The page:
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Pak J Pharm Sci. 2018 Jan;31(1):237-244.

Review: Beyond conventional therapies: Complementary and alternative medicine in the management of hypertension: An evidence-based review.

Author information

1
Faculty of Medicine, Cyberjaya University College of Medical Sciences (CUCMS), Selangor, Malaysia.
2
Department of hospital and clinical Pharmacy, Faculty of Pharmacy, Cyberjaya University College of Medical Sciences (CUCMS), Selangor, Malaysia.

Abstract

Hypertension is one of the major causes of morbidity and mortality. Worldwide, Hypertension is estimated to cause 7.5 million deaths, about 12.8% of the total of all deaths. This accounts for 57 million disability adjusted life years (DALYS) or 3.7% of total DALYS. This led WHO to set a target of 25% reduction in prevalence by 2025. To reach that, WHO has adopted non-conventional methods for the management of hypertension? Despite worldwide popularity of such non-conventional therapies, only small volume of evidence exists that supports its effectiveness. This review attempted to make a critical appraisal of the evidence, with the aim to (1) describe the therapeutic modalities frequently used, and (2) review the current level of evidence attributable to each modality. Databases from Cochrane Library, MEDLINE, PUBMED, and EMBASE were searched from 2005-2015. A total of 23 publications have been identified and selected. Out of these, 15 systematic reviews and/or meta-analysis of RCTs, 5 RCTs, 1 non-RCT, and 2 observational studies without control. Among those 23 publications, therapeutic modalities identified are: fish oil, qigong, yoga, coenzyme Q10, melatonin, meditation, vitamin D, vitamin C, monounsaturated fatty acids, dietary amino-acids, chiropractic, osteopathy, folate, inorganic nitrate, beetroot juice, beetroot bread, magnesium, and L-arginine. The followings were found to have weak or no evidence: fish oil, yoga, vitamin D, monounsaturated fatty acid, dietary amino-acids, and osteopathy. Those found to have significant reduction in blood pressure are: magnesium, qigong, melatonin, meditation, vitamin C, chiropractic, folate, inorganic nitrate, beetroot juice and L-arginine. Coenzyme Q10on the other hand, showed contradicting results were some studies found weak or no effect on blood pressure while others showed significant blood pressure reduction effect. By virtue of the research designs and methodologies, the evidence contributed from these studies is at level 1. Results from this review suggest that certain non-conventional therapies may be effective in treating hypertension and improving cardiac function and therefore considered as part of an evidence-based approach.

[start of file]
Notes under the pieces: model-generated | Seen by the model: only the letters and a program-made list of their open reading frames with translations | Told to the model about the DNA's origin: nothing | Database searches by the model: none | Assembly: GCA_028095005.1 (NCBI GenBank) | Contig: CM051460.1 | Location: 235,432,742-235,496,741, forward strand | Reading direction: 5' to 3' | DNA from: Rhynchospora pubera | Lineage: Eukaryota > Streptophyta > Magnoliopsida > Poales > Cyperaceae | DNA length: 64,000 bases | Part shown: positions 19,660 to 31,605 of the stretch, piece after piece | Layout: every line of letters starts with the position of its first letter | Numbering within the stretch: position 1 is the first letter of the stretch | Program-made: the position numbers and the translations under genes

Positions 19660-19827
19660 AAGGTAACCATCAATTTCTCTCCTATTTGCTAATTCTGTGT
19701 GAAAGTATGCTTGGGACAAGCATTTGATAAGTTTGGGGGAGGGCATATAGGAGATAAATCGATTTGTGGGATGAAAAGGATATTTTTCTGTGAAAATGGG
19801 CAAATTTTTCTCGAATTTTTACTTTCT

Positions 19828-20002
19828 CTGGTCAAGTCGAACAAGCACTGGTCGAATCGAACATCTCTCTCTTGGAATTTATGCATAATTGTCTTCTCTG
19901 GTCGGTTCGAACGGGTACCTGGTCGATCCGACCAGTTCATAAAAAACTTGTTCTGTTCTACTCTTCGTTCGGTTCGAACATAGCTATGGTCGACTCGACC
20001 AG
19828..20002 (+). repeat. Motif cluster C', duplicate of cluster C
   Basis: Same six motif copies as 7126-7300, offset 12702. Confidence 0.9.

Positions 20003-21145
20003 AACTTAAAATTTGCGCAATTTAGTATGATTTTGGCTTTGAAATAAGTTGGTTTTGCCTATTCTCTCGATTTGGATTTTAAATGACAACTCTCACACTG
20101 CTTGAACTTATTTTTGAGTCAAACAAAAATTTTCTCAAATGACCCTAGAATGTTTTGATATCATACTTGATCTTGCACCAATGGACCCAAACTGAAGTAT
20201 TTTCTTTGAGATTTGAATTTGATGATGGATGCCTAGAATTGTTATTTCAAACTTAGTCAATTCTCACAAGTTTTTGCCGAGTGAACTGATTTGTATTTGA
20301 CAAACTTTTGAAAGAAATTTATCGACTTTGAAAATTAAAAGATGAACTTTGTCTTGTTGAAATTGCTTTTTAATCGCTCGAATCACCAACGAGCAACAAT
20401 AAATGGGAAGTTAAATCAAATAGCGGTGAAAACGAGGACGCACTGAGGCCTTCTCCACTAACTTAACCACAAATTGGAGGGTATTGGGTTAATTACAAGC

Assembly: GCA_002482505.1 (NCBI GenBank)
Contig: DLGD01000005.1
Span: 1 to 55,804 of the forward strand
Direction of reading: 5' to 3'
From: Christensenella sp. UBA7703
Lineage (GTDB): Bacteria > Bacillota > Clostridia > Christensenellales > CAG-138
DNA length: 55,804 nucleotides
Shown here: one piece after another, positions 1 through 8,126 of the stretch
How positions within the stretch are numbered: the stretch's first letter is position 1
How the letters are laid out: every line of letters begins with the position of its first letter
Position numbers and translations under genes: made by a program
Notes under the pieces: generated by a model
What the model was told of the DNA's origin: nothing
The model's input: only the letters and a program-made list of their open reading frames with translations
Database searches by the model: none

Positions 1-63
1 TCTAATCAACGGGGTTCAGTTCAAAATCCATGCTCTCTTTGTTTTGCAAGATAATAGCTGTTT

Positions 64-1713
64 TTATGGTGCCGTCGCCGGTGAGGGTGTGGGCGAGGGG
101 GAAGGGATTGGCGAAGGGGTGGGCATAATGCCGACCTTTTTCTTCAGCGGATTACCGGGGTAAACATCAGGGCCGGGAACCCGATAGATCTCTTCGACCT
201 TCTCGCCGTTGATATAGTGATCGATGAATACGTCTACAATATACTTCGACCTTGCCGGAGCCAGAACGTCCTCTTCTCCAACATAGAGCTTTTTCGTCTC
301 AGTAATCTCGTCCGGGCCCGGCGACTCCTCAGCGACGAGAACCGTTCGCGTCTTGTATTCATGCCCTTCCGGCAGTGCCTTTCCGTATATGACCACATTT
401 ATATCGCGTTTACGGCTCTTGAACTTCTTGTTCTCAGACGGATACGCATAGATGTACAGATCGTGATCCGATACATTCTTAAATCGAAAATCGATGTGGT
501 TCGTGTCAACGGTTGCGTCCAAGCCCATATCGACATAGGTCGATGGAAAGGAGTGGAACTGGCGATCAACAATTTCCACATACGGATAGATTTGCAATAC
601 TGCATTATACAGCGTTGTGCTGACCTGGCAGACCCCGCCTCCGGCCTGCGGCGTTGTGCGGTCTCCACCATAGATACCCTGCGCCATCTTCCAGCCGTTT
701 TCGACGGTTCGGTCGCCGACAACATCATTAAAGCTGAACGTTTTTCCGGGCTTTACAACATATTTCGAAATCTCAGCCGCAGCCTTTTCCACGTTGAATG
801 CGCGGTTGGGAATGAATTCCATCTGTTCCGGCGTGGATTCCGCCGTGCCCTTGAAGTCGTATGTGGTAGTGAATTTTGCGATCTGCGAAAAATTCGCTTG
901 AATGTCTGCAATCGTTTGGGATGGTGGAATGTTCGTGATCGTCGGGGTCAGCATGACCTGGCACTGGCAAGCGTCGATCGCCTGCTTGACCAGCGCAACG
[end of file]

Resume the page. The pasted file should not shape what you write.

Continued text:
PMID:
29348109

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